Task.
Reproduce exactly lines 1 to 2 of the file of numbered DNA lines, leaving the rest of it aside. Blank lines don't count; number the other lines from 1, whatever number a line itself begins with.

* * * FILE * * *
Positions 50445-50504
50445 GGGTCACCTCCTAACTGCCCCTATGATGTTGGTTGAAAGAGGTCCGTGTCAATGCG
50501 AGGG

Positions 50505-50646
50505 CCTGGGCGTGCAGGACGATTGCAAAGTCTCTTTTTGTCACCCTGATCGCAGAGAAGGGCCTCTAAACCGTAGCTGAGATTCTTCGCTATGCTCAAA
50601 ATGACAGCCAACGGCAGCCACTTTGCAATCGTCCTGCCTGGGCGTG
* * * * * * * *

Positions 50445-50504
50445 GGGTCACCTCCTAACTGCCCCTATGATGTTGGTTGAAAGAGGTCCGTGTCAATGCG